The Alexander technique was developed at the beginning of the 20th century by an Australian actor, Frederick Mathias Alexander, who began to experience problems with his voice when he was performing onstage in front of an audience.
After a great deal of trial and error and self-observation Alexander discovered that the problems he was experiencing with his voice stemmed from muscular tension throughout his body. He also identified that unhelpful thought patterns contributed to the muscle tension.
As a consequence of these findings Alexander developed his technique, which is based on ensuring that an individual’s head, neck and spine are correctly aligned and that the breath is properly controlled.
The Alexander technique consists of gentle correction of body posture and realignment of the head, neck and spine so that the client learns to sit, stand and move in ways that have been slightly modified and changed. These changes and realignments allow the client to use muscles in a much more relaxed and fluid way.
The Alexander technique is normally taught on a one-to-one basis. It involves lying on a couch or massage table whilst the teacher very gently uses their hands on the client’s clothed body to correct any imbalances or misalignments in body posture.
In some instances the client may be asked to move around the treatment room, so it’s important to wear loose, comfortable clothing and be prepared to remove your shoes.
The key aims are to ‘Free the neck, let the head go forward and upward and let the back lengthen and widen.’ Each session usually lasts for between thirty and forty minutes, and in most cases a course of fifteen to thirty sessions is recommended.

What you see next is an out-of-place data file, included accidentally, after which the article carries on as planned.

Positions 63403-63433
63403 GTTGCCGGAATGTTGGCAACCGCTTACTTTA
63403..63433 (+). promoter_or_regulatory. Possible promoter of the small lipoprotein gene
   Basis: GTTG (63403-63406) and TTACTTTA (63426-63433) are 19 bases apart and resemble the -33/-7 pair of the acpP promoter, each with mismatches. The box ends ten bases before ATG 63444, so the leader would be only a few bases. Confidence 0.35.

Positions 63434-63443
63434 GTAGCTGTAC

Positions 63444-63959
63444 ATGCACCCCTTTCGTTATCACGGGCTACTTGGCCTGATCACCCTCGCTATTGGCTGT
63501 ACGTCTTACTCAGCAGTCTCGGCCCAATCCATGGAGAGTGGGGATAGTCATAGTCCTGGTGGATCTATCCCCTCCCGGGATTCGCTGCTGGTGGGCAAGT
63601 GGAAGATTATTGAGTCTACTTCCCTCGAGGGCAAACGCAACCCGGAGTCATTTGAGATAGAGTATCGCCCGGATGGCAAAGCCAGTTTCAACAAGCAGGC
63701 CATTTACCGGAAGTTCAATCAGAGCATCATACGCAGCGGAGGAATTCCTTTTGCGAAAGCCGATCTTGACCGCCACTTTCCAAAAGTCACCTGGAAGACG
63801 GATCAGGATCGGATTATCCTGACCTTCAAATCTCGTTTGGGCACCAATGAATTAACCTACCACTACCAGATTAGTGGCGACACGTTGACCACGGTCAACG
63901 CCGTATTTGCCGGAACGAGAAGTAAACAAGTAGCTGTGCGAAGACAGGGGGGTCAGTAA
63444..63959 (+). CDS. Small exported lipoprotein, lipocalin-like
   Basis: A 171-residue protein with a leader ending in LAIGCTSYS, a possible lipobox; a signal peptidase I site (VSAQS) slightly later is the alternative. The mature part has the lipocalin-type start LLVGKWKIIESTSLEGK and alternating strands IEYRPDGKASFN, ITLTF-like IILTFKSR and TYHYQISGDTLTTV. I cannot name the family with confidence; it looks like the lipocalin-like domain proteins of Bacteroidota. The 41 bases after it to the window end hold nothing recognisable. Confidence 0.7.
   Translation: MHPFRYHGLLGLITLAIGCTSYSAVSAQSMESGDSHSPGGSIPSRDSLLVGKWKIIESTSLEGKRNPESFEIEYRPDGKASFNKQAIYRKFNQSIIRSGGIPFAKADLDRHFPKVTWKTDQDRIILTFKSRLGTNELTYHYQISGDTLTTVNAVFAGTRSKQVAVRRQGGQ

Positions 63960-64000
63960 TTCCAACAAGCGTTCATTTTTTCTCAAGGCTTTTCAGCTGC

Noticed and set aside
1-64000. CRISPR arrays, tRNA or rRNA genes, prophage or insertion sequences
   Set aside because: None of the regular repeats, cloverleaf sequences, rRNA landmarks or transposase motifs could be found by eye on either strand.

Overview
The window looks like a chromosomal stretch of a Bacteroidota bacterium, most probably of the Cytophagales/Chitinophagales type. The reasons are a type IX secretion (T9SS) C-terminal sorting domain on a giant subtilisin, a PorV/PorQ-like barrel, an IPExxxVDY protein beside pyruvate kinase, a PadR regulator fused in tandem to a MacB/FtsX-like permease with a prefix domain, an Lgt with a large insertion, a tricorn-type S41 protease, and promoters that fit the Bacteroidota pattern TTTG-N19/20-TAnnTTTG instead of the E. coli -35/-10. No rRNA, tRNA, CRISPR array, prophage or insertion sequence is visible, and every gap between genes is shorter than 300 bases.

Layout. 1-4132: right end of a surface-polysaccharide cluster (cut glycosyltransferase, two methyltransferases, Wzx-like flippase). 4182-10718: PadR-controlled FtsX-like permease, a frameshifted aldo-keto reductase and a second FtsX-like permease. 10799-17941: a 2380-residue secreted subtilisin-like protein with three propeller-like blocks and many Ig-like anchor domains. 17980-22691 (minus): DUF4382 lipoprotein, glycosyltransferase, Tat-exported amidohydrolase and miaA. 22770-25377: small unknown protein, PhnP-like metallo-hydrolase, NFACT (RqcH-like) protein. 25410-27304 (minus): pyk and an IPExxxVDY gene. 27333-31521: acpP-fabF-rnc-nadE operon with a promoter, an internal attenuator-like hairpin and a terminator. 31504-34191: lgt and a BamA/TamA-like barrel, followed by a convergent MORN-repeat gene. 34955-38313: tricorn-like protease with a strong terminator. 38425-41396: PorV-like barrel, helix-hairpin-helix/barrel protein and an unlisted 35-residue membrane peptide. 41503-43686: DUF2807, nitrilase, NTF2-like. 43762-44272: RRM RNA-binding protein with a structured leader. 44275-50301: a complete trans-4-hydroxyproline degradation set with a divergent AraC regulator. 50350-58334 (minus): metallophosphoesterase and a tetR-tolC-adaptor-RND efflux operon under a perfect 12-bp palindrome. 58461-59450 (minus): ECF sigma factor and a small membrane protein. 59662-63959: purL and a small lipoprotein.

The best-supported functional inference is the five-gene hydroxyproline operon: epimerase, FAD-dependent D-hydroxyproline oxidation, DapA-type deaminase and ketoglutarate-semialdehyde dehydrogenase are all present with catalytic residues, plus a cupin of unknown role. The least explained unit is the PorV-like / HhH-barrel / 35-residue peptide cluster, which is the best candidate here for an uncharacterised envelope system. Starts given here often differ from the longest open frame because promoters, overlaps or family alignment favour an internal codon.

The Alexander technique can be learned at any age and is particularly good for back, neck and shoulder pain. It is can also be used to help with RSI, respiratory problems and chronic fatigue. Many clients also report that the technique helps with stress, depression and other emotional disorders.
People who use the technique on a daily basis report that they experience less pain, are able to move more easily and in a more co-ordinated manner, and that they feel calmer and more balanced within themselves.
Because the therapy focuses on making minor changes to the way in which the client sits, stands and holds their body, it is highly unlikely that the Alexander technique will produce any negative effects. However, if you have any neck, back or spinal problems, be sure to discuss these with the practitioner before the treatment starts.
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